For example, Java code frequently relies on the invariant that <code class="prettyprint" data-shared-secret="1713084956031-0.13602769207366738">String</code> objects are immutable, but the following C code mutates a String object by writing to an array referenced by a private field:

        jclass clazz = (*env)->FindClass(env, "java/lang/String");
        jfieldID fid = (*env)->GetFieldID(env, clazz , "value", "[B");
        jbyteArray contents = (jbyteArray)(*env)->GetObjectField(env, str, fid);
        jbyte b = 0;
        (*env)->SetByteArrayRegion(env, contents, 0, 1, &b);

        Additionally, the following code can violate the JVM's integrity invariant of never writing past the end of an array:

        jbyte *a = (*env)->GetPrimitiveArrayCritical(env, arr, 0);
        a[500] = 3; // may be out of bounds
        (*env)->ReleasePrimitiveArrayCritical(env, arr, a, 0);
      4. Native code which uses certain functions of the JNI API incorrectly (principally <code class="prettyprint" data-shared-secret="1713084956031-0.13602769207366738">GetPrimitiveArrayCritical</code> and <code class="prettyprint" data-shared-secret="1713084956031-0.13602769207366738">GetStringCritical</code>) may cause undesirable behavior by the garbage collector that can manifest at any time during the program's lifetime.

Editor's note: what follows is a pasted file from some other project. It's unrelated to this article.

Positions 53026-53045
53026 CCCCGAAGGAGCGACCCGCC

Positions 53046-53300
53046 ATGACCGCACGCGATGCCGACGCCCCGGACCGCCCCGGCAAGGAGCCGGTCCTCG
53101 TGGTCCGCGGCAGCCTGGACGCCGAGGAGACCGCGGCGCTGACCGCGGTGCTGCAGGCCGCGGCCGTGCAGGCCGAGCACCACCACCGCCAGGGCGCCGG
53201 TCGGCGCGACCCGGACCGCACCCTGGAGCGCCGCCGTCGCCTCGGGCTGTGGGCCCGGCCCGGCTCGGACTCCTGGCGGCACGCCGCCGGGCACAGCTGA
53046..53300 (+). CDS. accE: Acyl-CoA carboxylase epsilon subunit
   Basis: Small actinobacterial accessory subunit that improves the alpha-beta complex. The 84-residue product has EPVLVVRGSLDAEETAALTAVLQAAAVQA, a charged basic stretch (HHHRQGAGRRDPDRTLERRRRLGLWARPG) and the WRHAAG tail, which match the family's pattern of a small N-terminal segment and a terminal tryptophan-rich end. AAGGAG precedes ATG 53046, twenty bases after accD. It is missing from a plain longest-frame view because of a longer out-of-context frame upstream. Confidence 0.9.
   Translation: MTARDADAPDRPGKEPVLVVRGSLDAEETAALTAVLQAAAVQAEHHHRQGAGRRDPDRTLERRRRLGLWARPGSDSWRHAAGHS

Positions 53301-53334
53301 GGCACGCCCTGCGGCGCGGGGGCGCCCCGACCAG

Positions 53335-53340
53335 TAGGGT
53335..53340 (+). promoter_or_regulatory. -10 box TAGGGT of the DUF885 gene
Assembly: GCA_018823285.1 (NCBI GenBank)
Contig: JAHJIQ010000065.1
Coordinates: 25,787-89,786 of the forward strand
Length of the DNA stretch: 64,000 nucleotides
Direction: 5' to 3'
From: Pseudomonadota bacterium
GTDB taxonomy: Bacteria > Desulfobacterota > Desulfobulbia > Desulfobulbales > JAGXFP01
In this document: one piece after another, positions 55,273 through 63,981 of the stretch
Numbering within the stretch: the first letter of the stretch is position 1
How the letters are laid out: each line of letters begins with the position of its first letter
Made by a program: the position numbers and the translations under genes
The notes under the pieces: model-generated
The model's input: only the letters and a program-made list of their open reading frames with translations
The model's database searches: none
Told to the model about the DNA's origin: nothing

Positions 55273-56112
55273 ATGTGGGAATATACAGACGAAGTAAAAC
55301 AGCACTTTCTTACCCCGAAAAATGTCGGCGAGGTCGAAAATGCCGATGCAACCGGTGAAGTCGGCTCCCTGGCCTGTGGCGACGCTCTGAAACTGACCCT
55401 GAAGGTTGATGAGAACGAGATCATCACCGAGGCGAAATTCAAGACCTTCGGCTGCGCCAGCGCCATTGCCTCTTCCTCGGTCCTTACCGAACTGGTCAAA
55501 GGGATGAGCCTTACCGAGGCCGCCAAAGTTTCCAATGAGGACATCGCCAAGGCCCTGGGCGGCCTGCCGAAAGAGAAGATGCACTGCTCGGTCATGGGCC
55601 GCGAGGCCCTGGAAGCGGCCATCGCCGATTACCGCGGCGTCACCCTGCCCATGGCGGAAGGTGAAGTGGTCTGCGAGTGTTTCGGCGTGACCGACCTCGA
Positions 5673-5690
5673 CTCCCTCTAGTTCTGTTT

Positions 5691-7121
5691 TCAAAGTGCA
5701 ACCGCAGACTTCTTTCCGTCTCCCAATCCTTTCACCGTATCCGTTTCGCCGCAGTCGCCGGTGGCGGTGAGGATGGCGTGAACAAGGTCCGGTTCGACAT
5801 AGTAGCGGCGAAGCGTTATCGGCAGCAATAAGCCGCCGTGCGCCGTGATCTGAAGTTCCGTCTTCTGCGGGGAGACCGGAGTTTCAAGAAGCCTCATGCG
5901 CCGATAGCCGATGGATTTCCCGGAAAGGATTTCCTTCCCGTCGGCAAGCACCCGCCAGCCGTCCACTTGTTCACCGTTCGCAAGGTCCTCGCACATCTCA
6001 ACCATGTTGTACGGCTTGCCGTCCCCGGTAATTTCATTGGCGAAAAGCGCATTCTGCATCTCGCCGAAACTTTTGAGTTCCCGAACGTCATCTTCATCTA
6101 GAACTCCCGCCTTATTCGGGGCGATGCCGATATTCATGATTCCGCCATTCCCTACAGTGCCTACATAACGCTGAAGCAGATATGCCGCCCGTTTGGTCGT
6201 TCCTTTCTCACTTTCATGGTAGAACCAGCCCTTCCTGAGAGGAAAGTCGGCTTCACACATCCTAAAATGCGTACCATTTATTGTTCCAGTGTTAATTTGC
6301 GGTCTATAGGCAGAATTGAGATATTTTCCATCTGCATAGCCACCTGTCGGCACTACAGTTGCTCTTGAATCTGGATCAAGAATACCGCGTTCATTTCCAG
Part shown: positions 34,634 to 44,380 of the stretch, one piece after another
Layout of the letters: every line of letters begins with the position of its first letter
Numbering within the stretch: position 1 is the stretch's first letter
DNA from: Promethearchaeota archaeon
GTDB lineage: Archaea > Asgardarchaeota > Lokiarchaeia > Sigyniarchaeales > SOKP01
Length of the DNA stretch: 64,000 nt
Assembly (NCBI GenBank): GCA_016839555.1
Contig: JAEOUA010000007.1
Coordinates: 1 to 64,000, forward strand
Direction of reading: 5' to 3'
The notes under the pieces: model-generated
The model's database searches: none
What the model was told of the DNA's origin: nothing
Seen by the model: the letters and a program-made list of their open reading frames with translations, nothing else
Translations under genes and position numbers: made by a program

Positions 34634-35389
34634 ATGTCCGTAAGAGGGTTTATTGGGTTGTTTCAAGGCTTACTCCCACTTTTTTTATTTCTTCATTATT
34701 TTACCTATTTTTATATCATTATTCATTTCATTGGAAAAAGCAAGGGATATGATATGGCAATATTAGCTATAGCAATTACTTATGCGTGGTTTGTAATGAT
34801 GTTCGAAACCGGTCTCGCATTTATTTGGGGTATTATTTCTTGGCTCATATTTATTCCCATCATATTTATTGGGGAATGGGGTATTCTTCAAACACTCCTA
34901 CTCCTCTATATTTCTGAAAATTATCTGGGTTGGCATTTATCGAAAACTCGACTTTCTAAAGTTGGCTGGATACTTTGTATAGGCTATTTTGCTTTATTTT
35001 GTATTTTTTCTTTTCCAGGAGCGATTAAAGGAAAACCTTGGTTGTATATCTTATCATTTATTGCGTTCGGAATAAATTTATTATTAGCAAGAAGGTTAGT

The Foreign Function & Memory (FFM) API, introduced in JDK 19 as the preferred alternative to JNI, shares the first and second risks. FFM took a proactive approach to mitigate these risks, and separated actions that risk integrity from those that do not. Some parts of the FFM API are classified as restricted methods, which means the end user must approve their use and opt in via a command line option. JNI should follow FFM's example toward achieving integrity by default.


      Restricting the use of JNI means:

      1. Restricting the loading of native libraries via java.lang.System and java.lang.Runtime.
      2. Restricting the binding of native methods.

      A future JDK release will restrict the loading of native libraries and the binding of native methods by throwing an exception when Java code tries to perform these activities. It will be possible to avoid the exception by enabling the use of JNI on the command line.

      To prepare developers for these restrictions, JDK NN issues a warning the first time that Java code loads a native library or binds a native method. The warning can be avoided in JDK NN by enabling the use of JNI on the command line; this also prepares the Java code to run without exceptions on a future JDK release.

      A release after JDK NN may include the following functionality:

      • To help identify libraries that use JNI, the jdeps tool may be extended to report where Java code loads native libraries or binds native methods, similar to how the tool's static analysis currently reports dependencies on JDK modules.

      • To promote reliable configuration, allow a module's declaration to express that the module needs to use JNI. At startup, the Java runtime would check if the use of JNI was enabled on the command line, and if not, would refuse to load any module that needs to use JNI.

      • JNI allows native code to break the encapsulation of Java code, which could interfere with future JVM optimizations in ways that use of the FFM API does not. A future JDK release may offer an additional flag that enables the use of only FFM and not JNI.

      Restrictions on loading native libraries